What if we couldn’t see the stars…

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HAPPY CHINESE NEW YEAR!

2015 – Year of the Goat

Over the past few weeks I have opened up my home to a couple fifteen year old Chinese exchange students. My dream is to travel endlessly . . . until then, I will bring culture to us.

I love to witness culture shock.

Late one night, my family and the foreign exchange girls had come home from Mexican food (which they had never tried, but loved) and a movie. My kids piled out of our car and walked inside. When I turned around to press the button to close the garage door, I paused. There, the two girls stood in the driveway, gazing at the night sky. Their mouths hung open and their eyes were glassy with awe. I stood watching and then walked toward them. A tug pulled on my heart when I saw their full expressions. In that moment of stillness, I followed suit and looked up. A brilliant display of stars winked down at us, flirting. The girls began to smile more radiant than I had seen them yet—more than when I had taken them to the mall, or to the American candy isle, or to the high school to see how other kids their age acted.

“Ten years,” one said to me in a watery trance. “Haven’t seen stars in ten years. No moon in over five. Pollution very bad in Beijing.”

My heart ached.

Oh, to never see the stars or moon. Can you imagine?

I would feel lost.

It got me thinking . . .

I have hosted students from China a few times now. Each time, the girls marvel about our freedom of choice in our schooling and futures. Each girl had their futures picked for them by their parents. From the time they were young, they followed a strict school schedule to prepare them for their given professions.

I’ve asked each one of them, upon first meeting, what they plan to do in schooling, because it consumes their life. Banker, engineer, accountant, family business.

By the end of their stay, each one of them has opened up and told me the desires of their hearts, not their parents hearts, theirs. Author, fashion designer, architect. But to them, the dreams of those futures were veiled. Just like the stars.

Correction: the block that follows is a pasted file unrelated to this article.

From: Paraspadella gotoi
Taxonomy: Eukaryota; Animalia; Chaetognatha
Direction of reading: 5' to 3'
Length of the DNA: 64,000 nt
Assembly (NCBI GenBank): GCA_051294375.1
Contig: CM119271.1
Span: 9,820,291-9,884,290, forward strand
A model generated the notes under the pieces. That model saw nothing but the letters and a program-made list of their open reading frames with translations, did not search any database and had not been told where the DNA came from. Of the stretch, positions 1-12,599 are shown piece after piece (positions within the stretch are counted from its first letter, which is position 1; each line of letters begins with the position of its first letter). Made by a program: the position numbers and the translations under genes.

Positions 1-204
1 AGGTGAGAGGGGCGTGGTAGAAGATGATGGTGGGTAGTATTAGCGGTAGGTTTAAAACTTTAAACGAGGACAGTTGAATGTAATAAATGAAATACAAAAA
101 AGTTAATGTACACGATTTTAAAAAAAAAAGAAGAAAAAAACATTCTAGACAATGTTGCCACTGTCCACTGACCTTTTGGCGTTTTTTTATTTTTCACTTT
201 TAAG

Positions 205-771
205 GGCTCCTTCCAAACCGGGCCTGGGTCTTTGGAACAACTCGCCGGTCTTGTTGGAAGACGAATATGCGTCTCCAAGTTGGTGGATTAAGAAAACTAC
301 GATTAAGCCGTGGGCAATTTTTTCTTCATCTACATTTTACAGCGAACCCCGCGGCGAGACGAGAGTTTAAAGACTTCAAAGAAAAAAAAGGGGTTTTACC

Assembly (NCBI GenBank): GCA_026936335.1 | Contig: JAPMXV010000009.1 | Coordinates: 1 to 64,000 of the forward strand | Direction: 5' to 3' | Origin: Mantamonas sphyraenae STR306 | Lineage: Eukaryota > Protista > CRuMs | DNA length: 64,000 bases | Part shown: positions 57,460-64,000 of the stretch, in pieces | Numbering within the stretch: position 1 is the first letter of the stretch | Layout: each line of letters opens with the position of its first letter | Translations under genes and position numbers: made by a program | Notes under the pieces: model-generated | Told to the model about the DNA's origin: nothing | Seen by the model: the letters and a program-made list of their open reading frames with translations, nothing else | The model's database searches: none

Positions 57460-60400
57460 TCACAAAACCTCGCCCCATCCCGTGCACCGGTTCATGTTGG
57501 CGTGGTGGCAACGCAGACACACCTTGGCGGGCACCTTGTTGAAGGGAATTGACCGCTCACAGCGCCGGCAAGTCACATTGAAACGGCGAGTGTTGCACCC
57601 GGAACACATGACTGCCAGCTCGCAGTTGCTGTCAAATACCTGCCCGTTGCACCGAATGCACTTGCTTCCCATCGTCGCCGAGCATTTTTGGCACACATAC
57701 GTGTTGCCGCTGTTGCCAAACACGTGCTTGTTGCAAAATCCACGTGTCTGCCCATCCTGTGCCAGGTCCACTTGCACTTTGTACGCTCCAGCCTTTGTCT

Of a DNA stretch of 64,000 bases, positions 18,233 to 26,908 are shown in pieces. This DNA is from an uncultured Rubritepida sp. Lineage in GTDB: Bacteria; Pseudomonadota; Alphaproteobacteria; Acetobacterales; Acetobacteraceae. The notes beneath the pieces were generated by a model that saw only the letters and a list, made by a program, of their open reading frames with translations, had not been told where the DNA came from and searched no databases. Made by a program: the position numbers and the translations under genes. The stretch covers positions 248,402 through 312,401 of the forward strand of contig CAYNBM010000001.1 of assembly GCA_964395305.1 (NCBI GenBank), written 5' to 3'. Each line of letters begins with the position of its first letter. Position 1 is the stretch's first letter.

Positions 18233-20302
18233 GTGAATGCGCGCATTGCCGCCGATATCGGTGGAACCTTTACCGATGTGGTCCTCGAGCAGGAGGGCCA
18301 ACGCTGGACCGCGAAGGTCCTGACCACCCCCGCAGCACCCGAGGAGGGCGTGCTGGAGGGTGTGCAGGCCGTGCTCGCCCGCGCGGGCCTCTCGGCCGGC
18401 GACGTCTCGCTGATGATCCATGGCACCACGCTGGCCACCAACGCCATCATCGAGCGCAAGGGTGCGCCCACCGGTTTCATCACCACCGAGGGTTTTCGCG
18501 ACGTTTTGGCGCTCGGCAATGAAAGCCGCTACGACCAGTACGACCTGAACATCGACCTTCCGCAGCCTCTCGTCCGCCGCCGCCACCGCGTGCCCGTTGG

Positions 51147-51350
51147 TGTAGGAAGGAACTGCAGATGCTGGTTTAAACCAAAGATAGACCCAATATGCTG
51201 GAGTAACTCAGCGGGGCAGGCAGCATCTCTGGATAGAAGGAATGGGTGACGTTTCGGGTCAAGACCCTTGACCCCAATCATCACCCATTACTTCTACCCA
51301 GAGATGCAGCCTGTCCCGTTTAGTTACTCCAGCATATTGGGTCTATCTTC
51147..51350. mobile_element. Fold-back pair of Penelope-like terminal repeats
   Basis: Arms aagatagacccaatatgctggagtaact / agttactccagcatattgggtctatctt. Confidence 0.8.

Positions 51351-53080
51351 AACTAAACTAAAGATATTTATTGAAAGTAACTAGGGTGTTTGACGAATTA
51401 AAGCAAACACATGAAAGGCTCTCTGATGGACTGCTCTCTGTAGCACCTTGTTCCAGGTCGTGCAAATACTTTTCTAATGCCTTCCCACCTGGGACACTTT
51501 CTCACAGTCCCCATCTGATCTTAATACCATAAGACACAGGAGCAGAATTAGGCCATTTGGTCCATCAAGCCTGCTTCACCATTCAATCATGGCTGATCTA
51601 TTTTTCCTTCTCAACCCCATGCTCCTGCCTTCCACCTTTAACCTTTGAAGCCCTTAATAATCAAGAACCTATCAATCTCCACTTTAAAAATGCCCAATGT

Soon, my own children came out to see what was taking us so long. And then we all just stood there arm in arm, looking into the endless heavens. I pointed out constellations that they had never seen. It was so interesting to hear the different views of what lies beyond our reach. And what our different beliefs are. I don’t talk religion with them, although they have come to church with us, for research, mainly. That reminded me of another time when I was on a stinky 40 hour bus to Beijing many, many years ago, when the surrounding people were so curious about my American religion that I couldn’t share with them. But anyway, I still want to talk about the stars, so let’s go back go that . . . I take them for granted. I do. Sometimes they are veiled to me in the moments that I am looking down and it takes someone from a faraway place to remind me to be grateful for what I have and look up.

I am so grateful when these girls come to stay. I love Chinese history and culture and am even collaborating on a non-fiction book about their vast history. (Here is another post I wrote about my time in Beijing, China.) I mean no disrespect, but a part of me aches for them and their wishful dreams. Just like they ached to see the stars.

I am grateful to have the freedom to reach for the stars and to have them in my sights.

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Happy Chinese New Year! I hope you reach for the stars.

Tara

***

Here’s when I do a bit of self-promotion… I have written a book called Broken Smiles. (clean romance.) Most of the setting is in China. Below are a few 5 star Amazon reviews, along with the purchase link:

– “Broken Smiles has many wonderful things going on in this novel. The beautiful descriptive settings in places like China and Morocco, sweep you away as if you were there. Not only do you “see” what it would look like there, but you also learn many things about the culture. You can clearly see the large amount of research that Author Tara Mayoros has done in the writing of this book.”